A survival strategy for British retailers

American shops are splitting off their web divisions – that could release value for British retailers too, says Matthew Lynn.

For the last 20 years just about every major retail chain has had a web presence of some sort. They have met with varying degrees of success. Some are full-scale e-commerce sites that have their own customers, brand and presence. Others are click-and-collect options for customers who don’t want to spend time browsing in the actual shop. Others are more like extended advertisements: you can see what the shop has to offer before heading off to a branch. 

Now a few are starting to see those websites as separate units. US department store Saks started the trend in March this year when it announced that it planned to separate out its department stores and its web unit. In the spring Saks online was expected to be worth about $2bn. That has already tripled to closer to $6bn and it might be even more by the time the unit is floated early next year. Rival Macy’s is now expected to follow with a break-up of its own that could double the value of the business to $14bn. Over in the Netherlands, Ahold has decided to break out its Bol unit, again with a big potential uplift in value for shareholders. Many others might well decide to follow suit. 

It is not hard to see what major retailers are up to. There are three big advantages to a break-up. First, it means that fast-growing web units can grow more rapidly, without being weighed down by a struggling chain of physical shops, and will therefore be more highly rated by the market. A retailer’s online business is often largely hidden, but if it was broken out it would suddenly have a lot more visibility to investors. Second, it means that management will have the autonomy to really grow the business. Internally, senior executives would probably prefer it if the online business simply sent customers to the nearest shopping centre for some proper shopping rather than serving them electronically. Freed from parent firms, web units can focus fully on growing the online business. 

Finally, it means the brands, and indeed the firms, can survive in a changing market. We will see how it plays out, but it is possible Saks or Macy’s will survive as web businesses long after the physical shops have finally closed down. That is a lot better than waiting for the whole thing to collapse, which is what happened to British chains such as Top Shop – indeed, if Top Shop had spun out its web unit five years ago it would probably still be around as an independent brand.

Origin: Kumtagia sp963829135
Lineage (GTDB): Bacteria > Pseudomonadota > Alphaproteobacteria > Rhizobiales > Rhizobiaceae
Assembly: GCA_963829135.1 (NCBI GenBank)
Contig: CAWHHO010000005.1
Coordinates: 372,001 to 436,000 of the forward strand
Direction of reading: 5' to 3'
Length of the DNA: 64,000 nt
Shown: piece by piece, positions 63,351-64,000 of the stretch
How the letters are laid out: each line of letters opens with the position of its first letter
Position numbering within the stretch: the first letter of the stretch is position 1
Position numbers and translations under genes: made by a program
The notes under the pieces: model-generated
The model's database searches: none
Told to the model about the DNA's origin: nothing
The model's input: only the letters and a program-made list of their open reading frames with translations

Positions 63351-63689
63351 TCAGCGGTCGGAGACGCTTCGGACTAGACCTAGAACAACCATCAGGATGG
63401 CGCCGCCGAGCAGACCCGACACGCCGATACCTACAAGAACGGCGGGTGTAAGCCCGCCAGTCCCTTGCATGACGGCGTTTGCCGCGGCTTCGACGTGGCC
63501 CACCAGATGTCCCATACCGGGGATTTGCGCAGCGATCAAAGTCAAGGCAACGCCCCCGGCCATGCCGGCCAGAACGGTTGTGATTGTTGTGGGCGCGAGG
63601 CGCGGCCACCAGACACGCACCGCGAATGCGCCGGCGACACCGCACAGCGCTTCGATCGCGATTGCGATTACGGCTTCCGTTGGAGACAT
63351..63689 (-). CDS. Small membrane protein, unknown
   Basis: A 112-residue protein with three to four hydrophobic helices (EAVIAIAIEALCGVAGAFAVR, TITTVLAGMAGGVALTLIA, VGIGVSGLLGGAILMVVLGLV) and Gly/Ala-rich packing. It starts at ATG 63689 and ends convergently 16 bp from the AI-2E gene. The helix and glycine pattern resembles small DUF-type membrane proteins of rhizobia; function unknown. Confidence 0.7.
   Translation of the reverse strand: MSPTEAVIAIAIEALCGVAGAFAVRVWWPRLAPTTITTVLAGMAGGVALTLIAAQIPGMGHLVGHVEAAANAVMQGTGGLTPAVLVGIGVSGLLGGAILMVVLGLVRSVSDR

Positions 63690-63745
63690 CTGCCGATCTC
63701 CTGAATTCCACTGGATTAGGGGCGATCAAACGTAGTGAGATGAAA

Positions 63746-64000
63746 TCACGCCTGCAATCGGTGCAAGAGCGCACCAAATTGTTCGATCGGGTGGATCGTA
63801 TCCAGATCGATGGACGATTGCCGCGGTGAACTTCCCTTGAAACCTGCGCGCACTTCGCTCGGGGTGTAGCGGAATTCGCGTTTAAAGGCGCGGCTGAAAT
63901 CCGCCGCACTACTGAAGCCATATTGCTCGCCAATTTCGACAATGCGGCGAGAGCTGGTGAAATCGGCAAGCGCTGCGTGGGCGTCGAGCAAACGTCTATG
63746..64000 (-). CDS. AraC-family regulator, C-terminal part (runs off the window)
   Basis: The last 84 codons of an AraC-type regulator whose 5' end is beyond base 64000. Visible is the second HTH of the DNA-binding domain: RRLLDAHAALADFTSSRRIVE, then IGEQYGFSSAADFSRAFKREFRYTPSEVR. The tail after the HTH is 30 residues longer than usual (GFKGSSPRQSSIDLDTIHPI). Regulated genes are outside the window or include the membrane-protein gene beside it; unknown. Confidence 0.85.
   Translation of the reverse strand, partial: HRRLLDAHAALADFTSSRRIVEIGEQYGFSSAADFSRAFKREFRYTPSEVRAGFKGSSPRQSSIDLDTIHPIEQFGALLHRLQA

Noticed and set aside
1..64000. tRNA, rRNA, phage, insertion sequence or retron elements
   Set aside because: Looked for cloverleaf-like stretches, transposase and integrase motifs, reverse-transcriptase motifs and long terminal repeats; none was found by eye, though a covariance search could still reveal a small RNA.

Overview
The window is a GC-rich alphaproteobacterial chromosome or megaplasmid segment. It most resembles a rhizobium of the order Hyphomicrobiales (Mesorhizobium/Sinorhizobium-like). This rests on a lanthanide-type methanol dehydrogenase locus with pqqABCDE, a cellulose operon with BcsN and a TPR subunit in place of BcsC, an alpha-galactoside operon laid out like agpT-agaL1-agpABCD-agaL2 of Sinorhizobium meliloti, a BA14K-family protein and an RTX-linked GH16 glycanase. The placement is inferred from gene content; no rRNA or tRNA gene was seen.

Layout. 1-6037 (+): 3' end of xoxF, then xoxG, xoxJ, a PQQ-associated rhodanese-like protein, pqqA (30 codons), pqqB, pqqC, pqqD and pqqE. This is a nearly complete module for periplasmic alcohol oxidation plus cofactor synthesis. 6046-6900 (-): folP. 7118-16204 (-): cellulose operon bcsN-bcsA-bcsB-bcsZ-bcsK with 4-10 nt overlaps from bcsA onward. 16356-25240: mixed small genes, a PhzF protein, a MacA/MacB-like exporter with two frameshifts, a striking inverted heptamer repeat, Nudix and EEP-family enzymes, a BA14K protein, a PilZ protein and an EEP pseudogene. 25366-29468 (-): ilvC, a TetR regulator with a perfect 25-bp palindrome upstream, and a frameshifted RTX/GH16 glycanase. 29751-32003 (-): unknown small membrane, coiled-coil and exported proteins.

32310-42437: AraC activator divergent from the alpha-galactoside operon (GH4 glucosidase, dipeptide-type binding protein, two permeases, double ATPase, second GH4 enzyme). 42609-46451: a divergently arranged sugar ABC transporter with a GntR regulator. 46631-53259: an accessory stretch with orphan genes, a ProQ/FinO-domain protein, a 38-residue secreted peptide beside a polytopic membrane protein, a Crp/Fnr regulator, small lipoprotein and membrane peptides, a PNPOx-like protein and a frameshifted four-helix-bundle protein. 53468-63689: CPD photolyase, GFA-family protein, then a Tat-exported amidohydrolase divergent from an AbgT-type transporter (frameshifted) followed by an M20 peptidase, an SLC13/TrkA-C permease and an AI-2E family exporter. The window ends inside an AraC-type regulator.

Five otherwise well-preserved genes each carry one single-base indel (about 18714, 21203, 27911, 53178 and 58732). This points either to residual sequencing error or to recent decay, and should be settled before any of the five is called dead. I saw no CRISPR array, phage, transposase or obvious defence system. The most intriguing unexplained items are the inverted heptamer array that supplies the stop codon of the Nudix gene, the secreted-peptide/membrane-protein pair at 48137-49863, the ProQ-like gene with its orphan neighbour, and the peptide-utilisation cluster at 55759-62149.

Be brave and initiate divorce

The logic is compelling. But will any UK retailers be brave enough to follow suit? There would be issues to sort out. Brand names would have to be jointly owned by the online and physical units. There might need to be some form of cross-shareholding. But these problems need not be insuperable. Next is an obvious candidate for a split. It already has online sales of more than £2bn a year and those are growing strongly, and it has already started adding other brands, such as Victoria’s Secret. It is certainly strong enough to survive as an independent unit and although Next’s shares have done brilliantly well over the last decade, in part because of the success of its web operation, there is no question that a split would create a lot of extra value. Kingfisher’s B&Q unit would work well as an online company as well as a physical chain, delivering DIY kit to the home market. It is not as if people especially want to go to B&Q. 

John Lewis is struggling because it expanded far too rapidly at a time when retailing was tipping into deep decline, but its website is still trusted. A stand-alone John Lewis web operation would provide an alternative to Amazon in markets such as home furnishings and electronics. Waitrose as a purely online operation could rival Ocado. More radically, Tesco, Sainsbury’s, or even Morrisons under its new private-equity owners, could spin out their home-delivery service

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